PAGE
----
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  • A Reappraisal on the Potential Ability of Human Neutrophils to Express and Produce IL-17 Family Members In Vitro: Failure to Reproducibly Detect It.

A Reappraisal on the Potential Ability of Human Neutrophils to Express and Produce IL-17 Family Members In Vitro: Failure to Reproducibly Detect It.

Frontiers in immunology (2018-05-03)
Nicola Tamassia, Fabio Arruda-Silva, Federica Calzetti, Silvia Lonardi, Sara Gasperini, Elisa Gardiman, Francisco Bianchetto-Aguilera, Luisa Benerini Gatta, Giampiero Girolomoni, Alberto Mantovani, William Vermi, Marco A Cassatella

Neutrophils are known to perform a series of effector functions that are crucial for the innate and adaptive responses, including the synthesis and secretion of a variety of cytokines. In light of the controversial data in the literature, the main objective of this study was to more in-depth reevaluate the capacity of human neutrophils to express and produce cytokines of the IL-17 family in vitro. By reverse transcription quantitative real-time PCR, protein measurement via commercial ELISA, immunohistochemistry (IHC) and immunofluorescence (IF), flow cytometry, immunoblotting, chromatin immunoprecipitation (ChIP), and ChIP-seq experiments, we found that highly pure (>99.7%) populations of human neutrophils do not express/produce IL-17A, IL-17F, IL-17AF, or IL-17B mRNA/protein upon incubation with a variety of agonists. Similar findings were observed by analyzing neutrophils isolated from active psoriatic patients. In contrast with published studies, IL-17A and IL-17F mRNA expression/production was not even found when neutrophils were incubated with extremely high concentrations of IL-6 plus IL-23, regardless of their combination with inactivated hyphae or conidia from Aspergillus fumigatus. Consistently, no deposition of histone marks for active (H3K27Ac) and poised (H3K4me1) genomic regulatory elements was detected at the IL-17A and IL-17F locus of resting and IL-6 plus IL-23-stimulated neutrophils, indicating a closed chromatin conformation. Concurrent experiments revealed that some commercial anti-IL-17A and anti-IL-17B antibodies (Abs), although staining neutrophils either spotted on cytospin slides or present in inflamed tissue samples by IHC/IF, do not recognize intracellular protein having the molecular weight corresponding to IL-17A or IL-17B, respectively, in immunoblotting experiments of whole neutrophil lysates. By contrast, the same Abs were found to more specifically recognize other intracellular proteins of neutrophils, suggesting that their ability to positively stain neutrophils in cytospin preparations and, eventually, tissue samples derives from IL-17A- or IL-17B-independent detections. In sum, our data confirm and extend, also at epigenetic level, previous findings on the inability of highly purified populations of human neutrophils to express/produce IL-17A, IL-17B, and IL-17F mRNAs/proteins in vitro, at least under the experimental conditions herein tested. Data also provide a number of justifications explaining, in part, why it is possible to false positively detect IL-17A+-neutrophils.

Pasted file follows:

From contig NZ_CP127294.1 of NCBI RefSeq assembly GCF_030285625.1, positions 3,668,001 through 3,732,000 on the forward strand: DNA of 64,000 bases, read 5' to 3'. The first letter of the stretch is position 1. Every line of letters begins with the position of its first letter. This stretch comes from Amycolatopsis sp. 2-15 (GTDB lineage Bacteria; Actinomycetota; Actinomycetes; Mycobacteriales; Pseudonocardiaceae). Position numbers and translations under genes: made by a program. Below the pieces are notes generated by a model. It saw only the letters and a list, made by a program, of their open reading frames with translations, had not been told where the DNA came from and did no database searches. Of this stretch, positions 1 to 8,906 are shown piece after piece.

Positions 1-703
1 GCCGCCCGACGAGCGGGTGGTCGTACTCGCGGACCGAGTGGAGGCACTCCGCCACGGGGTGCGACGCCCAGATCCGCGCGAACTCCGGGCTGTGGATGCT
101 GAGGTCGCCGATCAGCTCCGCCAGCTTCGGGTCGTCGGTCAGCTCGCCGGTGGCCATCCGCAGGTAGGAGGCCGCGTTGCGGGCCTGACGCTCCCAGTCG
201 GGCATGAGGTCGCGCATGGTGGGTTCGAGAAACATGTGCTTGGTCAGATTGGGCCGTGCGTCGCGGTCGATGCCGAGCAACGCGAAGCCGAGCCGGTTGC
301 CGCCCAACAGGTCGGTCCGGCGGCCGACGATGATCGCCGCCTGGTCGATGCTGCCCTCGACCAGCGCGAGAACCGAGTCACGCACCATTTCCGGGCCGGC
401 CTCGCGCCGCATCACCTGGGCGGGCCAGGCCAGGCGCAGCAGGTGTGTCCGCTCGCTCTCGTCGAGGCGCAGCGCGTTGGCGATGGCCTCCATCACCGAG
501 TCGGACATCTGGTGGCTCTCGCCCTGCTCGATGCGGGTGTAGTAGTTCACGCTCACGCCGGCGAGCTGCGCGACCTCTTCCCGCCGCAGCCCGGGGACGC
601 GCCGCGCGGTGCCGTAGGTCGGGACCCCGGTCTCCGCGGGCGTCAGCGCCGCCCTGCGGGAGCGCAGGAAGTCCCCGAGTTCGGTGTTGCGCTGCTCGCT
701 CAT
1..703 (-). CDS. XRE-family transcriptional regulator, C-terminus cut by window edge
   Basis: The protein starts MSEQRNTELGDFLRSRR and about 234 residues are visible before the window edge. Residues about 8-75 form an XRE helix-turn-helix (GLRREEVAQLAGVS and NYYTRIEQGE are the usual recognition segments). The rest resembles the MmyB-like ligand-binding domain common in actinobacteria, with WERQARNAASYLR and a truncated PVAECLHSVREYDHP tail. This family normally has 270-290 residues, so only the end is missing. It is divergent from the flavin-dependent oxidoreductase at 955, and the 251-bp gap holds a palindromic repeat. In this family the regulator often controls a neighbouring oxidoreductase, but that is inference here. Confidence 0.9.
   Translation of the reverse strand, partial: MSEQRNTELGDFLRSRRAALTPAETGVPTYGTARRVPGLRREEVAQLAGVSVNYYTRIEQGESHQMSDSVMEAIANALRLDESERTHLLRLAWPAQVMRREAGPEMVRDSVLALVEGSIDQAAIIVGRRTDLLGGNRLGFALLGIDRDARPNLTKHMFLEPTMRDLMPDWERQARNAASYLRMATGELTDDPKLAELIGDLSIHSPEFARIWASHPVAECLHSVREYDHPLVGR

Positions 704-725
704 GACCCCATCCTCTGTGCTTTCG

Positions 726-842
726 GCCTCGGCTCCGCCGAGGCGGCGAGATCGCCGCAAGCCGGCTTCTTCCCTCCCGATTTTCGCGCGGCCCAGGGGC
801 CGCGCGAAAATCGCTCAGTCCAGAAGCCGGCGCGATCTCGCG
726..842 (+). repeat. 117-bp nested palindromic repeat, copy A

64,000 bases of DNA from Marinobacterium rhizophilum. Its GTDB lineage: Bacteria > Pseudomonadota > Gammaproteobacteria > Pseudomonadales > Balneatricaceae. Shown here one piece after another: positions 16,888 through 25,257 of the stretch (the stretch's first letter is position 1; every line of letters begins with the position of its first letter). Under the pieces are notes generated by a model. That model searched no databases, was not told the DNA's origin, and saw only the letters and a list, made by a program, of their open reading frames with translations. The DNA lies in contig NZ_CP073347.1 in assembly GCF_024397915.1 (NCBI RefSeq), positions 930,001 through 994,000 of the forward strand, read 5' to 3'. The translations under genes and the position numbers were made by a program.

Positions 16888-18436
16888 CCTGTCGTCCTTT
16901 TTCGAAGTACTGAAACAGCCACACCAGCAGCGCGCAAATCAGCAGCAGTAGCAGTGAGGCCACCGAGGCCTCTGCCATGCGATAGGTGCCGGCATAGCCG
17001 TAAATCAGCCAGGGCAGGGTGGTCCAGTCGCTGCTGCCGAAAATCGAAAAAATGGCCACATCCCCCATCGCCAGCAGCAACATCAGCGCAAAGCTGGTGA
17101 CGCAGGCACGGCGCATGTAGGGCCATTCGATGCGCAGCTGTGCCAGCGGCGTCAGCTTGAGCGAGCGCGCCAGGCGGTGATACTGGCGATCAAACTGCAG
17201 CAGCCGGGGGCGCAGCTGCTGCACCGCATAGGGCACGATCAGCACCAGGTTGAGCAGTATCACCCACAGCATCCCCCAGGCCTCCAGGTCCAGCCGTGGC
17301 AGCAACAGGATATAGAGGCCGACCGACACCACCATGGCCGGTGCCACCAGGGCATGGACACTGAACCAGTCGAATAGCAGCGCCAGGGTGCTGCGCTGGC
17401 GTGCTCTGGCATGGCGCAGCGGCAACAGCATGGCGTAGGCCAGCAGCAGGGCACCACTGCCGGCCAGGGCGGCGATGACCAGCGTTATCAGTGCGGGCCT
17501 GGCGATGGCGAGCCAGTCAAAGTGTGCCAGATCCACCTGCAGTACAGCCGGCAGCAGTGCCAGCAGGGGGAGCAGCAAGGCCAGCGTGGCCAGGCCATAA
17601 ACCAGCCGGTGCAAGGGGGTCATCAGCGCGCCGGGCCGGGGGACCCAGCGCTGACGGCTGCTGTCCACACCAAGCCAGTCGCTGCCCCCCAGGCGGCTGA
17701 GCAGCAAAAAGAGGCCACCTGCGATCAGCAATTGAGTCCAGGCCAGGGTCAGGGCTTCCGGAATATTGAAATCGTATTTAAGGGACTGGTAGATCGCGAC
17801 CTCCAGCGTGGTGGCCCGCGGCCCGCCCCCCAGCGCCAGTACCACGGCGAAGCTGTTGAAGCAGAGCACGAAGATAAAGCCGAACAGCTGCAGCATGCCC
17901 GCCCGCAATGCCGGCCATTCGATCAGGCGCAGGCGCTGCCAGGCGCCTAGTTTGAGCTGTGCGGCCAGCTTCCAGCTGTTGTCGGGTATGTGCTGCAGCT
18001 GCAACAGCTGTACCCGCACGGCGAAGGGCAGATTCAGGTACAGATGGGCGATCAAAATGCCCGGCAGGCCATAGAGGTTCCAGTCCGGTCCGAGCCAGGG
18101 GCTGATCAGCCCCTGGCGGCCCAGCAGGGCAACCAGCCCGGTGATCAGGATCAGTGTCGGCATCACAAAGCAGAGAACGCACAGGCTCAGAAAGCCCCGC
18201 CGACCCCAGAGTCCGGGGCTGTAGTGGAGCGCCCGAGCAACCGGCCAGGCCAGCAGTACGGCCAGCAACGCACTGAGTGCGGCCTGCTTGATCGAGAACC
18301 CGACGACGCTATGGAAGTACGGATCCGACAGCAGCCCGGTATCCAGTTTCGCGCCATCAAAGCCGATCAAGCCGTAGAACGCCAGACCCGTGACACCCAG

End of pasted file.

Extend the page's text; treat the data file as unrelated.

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Anti-IL-17 (ab1) antibody produced in rabbit, affinity isolated antibody, buffered aqueous solution
Anti-Actin (20-33) antibody produced in rabbit, IgG fraction of antiserum, buffered aqueous solution